internal particle structure changes and the volatiles are released as gases.
In the case of very small particle (e.g., pulverized coal combustion, where
the particle size is reduced to an average diameter of 70 µm), numerical
bustion of solid particles . It gives detailed information about tempera-
ture and velocity ﬁelds inside and in the vicinity of particle. Generally, in
the thermal decomposition the fuel particle is heated by hot ﬂue gases. The
rate of temperature increase and the temperature distribution inside of the
particle are the functions of convective and radiative heat ﬂuxes through
the surface, particle size and the heat conductivity. Determination of the
particle temperature strongly depends on the proper deﬁnition of the phys-
ical parameters and their changes during devolatilization. Additionally, the
heating of the particle may cause abrupt changes of its volume [2, 3]. This
phenomenon was analyzed in the case of devolatilization of pulverized coal
in a hot stream of ﬂue gases .
The main goal of the work was to investigate the process of thermal
decomposition of a single solid fuel particle. For this purpose the simpliﬁed

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56 I. Wardach-Święcicka and D. Kardaś

## one-dimensional model was developed. The inﬂuence of physical and chem-

ical fuel properties and process parameters on the devolatilization time was
emphasized.

## 2 Mathematical model of devolatilization process

In this work the thermal decomposition process of the solid fuel is studied.
Numerical simulations concern pyrolysis process of the single solid particle
which occurs in the absence of oxygen during particle heating. Due to
the increase of internal energy of solid particle, the basic material structure
changes. In result, the bonds of the long chains of hydrocarbons are breaking
and the shorter chains are released as gases.

## Figure 1. Scheme of the transport processes during pyrolysis.

The transport processes occur in the single stationary solid fuel particle
are schematically presented in Fig 1. An increase in the local temperature
from the outer surface to the core due to the heating initiates the thermal
decomposition reaction in the same direction and formation of a porous
char. Released volatiles diﬀuse through the pores in the opposite direction,
to the outer parts of the particle, becoming an additional source for the
gases in the vicinity of the solid fuel. Other process accompanying pyrolysis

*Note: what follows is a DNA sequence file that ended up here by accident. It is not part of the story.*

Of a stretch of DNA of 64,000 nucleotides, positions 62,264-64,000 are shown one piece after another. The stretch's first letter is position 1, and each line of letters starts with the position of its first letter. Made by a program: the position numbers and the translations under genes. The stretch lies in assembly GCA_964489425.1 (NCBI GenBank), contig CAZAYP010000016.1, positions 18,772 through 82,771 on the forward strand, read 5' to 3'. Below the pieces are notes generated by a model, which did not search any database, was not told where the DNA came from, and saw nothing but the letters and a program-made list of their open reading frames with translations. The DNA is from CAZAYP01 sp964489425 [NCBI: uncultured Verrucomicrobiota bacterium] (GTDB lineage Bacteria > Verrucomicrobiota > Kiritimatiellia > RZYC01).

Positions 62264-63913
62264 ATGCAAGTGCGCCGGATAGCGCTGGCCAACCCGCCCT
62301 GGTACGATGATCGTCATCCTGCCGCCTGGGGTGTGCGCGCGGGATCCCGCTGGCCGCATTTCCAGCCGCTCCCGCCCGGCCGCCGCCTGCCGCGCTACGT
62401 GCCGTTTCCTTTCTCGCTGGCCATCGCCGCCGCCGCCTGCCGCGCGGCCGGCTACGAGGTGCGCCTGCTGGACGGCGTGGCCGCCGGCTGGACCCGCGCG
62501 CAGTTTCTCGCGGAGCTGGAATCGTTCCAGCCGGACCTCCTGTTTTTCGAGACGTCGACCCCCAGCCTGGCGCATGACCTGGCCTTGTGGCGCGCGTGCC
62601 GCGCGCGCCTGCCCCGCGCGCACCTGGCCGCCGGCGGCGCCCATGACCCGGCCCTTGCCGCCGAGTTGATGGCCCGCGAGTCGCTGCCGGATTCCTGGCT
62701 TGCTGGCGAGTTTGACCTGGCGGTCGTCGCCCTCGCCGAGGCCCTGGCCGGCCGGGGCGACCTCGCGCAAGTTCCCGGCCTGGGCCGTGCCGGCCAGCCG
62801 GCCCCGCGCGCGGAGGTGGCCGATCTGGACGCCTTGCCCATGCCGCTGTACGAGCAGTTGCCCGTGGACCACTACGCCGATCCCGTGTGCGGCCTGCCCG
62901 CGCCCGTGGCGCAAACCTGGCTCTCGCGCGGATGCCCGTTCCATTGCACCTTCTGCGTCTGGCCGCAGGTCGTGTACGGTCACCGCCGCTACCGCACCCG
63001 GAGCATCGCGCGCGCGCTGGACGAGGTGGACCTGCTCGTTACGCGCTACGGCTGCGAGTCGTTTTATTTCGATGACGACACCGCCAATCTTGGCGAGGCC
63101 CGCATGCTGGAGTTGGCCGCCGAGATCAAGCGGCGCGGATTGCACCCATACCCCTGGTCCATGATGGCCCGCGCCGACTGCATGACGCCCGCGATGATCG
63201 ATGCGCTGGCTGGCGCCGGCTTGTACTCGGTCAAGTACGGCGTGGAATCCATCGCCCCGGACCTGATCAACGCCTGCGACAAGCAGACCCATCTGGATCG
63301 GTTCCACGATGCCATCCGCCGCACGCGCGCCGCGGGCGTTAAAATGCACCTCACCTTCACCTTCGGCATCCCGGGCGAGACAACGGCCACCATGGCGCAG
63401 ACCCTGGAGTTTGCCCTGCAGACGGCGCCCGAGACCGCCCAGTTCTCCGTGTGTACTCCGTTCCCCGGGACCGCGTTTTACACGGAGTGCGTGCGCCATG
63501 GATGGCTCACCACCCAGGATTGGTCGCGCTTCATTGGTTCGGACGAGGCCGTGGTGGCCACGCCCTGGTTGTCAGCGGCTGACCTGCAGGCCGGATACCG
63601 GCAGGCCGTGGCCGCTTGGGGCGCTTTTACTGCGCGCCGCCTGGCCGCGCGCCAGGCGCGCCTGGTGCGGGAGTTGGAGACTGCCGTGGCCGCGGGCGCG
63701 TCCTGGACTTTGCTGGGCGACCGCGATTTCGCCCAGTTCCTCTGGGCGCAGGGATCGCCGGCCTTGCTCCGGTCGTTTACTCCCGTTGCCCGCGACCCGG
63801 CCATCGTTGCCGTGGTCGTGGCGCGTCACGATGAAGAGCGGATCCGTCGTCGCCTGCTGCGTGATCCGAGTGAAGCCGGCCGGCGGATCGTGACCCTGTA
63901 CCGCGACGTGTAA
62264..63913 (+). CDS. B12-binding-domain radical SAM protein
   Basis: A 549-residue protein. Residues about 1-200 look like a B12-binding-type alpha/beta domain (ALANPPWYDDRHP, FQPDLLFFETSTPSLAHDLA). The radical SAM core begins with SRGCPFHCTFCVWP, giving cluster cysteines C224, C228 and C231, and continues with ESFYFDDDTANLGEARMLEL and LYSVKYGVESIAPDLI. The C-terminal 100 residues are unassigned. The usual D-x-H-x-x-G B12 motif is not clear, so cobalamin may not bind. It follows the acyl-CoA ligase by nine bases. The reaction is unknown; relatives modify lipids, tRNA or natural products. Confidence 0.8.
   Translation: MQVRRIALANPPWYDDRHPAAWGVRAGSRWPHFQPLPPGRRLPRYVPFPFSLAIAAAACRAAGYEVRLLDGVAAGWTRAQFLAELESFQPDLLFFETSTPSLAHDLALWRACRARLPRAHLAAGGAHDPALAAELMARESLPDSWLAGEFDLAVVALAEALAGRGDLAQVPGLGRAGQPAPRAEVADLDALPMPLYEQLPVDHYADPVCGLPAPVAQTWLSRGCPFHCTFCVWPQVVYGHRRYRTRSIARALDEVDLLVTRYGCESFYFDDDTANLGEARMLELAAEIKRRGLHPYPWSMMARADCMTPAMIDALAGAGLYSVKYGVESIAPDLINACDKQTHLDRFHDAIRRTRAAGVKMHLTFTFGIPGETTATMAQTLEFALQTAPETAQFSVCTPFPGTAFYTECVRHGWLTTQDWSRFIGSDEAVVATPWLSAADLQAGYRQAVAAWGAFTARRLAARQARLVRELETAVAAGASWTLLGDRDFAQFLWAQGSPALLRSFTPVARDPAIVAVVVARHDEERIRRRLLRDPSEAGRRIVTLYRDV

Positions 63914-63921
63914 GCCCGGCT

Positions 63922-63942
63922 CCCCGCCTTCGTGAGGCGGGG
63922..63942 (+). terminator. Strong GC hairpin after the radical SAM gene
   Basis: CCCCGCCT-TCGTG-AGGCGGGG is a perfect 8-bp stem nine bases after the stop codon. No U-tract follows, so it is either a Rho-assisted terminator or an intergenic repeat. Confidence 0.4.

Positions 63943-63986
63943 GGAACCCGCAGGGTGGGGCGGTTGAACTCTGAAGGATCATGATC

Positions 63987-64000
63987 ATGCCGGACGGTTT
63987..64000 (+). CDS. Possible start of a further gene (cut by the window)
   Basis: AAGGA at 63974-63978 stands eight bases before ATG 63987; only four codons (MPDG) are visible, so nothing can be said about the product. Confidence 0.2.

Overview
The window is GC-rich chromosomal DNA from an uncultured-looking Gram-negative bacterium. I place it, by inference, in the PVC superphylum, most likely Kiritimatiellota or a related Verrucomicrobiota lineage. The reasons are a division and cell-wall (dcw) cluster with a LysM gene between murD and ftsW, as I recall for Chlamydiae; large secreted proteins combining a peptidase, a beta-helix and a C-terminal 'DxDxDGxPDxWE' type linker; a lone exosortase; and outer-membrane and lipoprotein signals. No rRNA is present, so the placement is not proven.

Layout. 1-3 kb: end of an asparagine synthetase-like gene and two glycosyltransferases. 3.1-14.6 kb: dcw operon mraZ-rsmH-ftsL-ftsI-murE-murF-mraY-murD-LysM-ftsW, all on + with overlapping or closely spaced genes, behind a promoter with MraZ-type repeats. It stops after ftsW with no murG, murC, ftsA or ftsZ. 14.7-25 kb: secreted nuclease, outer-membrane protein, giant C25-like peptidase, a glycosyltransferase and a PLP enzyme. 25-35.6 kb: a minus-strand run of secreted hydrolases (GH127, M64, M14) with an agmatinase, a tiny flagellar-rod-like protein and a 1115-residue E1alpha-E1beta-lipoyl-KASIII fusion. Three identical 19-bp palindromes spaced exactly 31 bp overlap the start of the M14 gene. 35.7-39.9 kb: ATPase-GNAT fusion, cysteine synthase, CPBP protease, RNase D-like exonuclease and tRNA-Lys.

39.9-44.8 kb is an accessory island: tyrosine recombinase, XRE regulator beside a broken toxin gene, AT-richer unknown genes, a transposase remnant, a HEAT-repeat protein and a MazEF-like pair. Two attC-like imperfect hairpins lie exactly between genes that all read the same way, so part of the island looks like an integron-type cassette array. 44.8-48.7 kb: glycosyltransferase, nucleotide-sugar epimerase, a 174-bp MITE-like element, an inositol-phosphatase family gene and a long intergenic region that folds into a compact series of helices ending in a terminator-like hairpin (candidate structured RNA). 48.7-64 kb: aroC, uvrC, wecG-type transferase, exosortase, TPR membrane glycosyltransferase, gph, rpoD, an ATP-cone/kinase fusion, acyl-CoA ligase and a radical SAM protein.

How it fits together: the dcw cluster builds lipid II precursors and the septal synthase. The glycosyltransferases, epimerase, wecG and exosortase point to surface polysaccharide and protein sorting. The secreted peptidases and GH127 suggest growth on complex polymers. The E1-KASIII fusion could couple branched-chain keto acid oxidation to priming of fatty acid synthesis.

include the pressure increase inside of the particle caused by the formation

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Modeling of heat and mass transfer during thermal decomposition. . . 57

## of gases, which must be high enough to overcome the ﬂow resistance of

the gas, which is associated with the porosity of the substance. In result,
the diﬀusion of gas molecules and the shrinkage and swelling of grains take
place .
In the studied case the single solid fuel particle is treated as an ideal
sphere which consists of porous solid phase and gaseous phase. The assump-
tion of the particle shape and, additionally, the physical quantities being
varied only in the radial direction simpliﬁes the ﬁnal form of the partial
diﬀerential equations. This leads to obtaining the equations which are the
functions of radial coordinate only. The model consists of the mass, mo-
mentum and energy equations for porous spherical solid particle heated by
the hot gas stream:
• mass balance equation for the solid phase:
∂ s ρs
= Ṡs , (1)
∂t
where s [m3 /m3 ] is the volume fraction of solid phase, ρs [kg/m3 ]
is the density of solid phase, and Ṡs [kg/m3 s] is the volumetric mass
source for solid phase;

## • momentum equation for pyrolytic gases:

∂ g ρg u 1 ∂  2  ∂p µ g
+ 2 r ( g ρg u ⊗ u) = − − u, (2)
∂t r ∂r ∂r K
where symbol u [m/s] denotes gas velocity, p [Pa] is the gas pressure,
µ [Pa s] is the dynamic viscosity, and K [m2 ] is the permeability;

• energy balance with the assumed local thermal equilibrium state be-
tween the phases:
∂ρef f cef f T 1 ∂  2 
+ 2 r ( g ρg cg T u) =
∂t r ∂r  
1 ∂  2  1 ∂ 2 ∂T
−p 2 r u − 2 r −λef f +Ψ, (3)
r ∂r r ∂r ∂r
where T [K] is the temperature of gas and solid phase (Tg = Ts = T ),
λ [W/mK] is the thermal conductivity, c [kJ/kgK] is the speciﬁc heat
capacity, Ψ [kJ/m3 s] represents the internal volumetric heat sources,
and subscript ef f denotes the eﬀective values.

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## Additionally, for determination of the gas pressure the Clapeyron equation

for the ideal gas is considered.